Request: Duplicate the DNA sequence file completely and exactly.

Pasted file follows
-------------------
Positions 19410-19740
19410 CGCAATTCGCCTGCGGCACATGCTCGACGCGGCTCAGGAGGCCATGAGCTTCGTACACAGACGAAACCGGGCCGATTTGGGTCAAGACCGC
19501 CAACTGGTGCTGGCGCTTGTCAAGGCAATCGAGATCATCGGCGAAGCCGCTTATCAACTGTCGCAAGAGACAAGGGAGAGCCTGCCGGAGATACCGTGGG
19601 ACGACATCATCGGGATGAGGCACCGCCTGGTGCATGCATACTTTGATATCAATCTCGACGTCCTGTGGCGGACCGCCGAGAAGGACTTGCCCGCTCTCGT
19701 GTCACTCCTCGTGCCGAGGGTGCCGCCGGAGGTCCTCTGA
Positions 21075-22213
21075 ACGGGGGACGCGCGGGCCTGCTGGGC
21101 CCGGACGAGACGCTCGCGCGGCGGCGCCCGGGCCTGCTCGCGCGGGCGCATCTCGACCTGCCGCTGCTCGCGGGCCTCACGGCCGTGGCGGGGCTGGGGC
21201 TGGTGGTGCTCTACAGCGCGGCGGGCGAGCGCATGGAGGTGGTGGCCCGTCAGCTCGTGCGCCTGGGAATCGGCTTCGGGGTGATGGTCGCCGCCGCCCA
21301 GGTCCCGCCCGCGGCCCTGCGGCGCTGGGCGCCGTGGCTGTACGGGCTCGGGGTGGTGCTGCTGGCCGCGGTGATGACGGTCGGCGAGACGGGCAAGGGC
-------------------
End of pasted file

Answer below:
Positions 19410-19740
19410 CGCAATTCGCCTGCGGCACATGCTCGACGCGGCTCAGGAGGCCATGAGCTTCGTACACAGACGAAACCGGGCCGATTTGGGTCAAGACCGC
19501 CAACTGGTGCTGGCGCTTGTCAAGGCAATCGAGATCATCGGCGAAGCCGCTTATCAACTGTCGCAAGAGACAAGGGAGAGCCTGCCGGAGATACCGTGGG
19601 ACGACATCATCGGGATGAGGCACCGCCTGGTGCATGCATACTTTGATATCAATCTCGACGTCCTGTGGCGGACCGCCGAGAAGGACTTGCCCGCTCTCGT
19701 GTCACTCCTCGTGCCGAGGGTGCCGCCGGAGGTCCTCTGA
Positions 21075-22213
21075 ACGGGGGACGCGCGGGCCTGCTGGGC
21101 CCGGACGAGACGCTCGCGCGGCGGCGCCCGGGCCTGCTCGCGCGGGCGCATCTCGACCTGCCGCTGCTCGCGGGCCTCACGGCCGTGGCGGGGCTGGGGC
21201 TGGTGGTGCTCTACAGCGCGGCGGGCGAGCGCATGGAGGTGGTGGCCCGTCAGCTCGTGCGCCTGGGAATCGGCTTCGGGGTGATGGTCGCCGCCGCCCA
21301 GGTCCCGCCCGCGGCCCTGCGGCGCTGGGCGCCGTGGCTGTACGGGCTCGGGGTGGTGCTGCTGGCCGCGGTGATGACGGTCGGCGAGACGGGCAAGGGC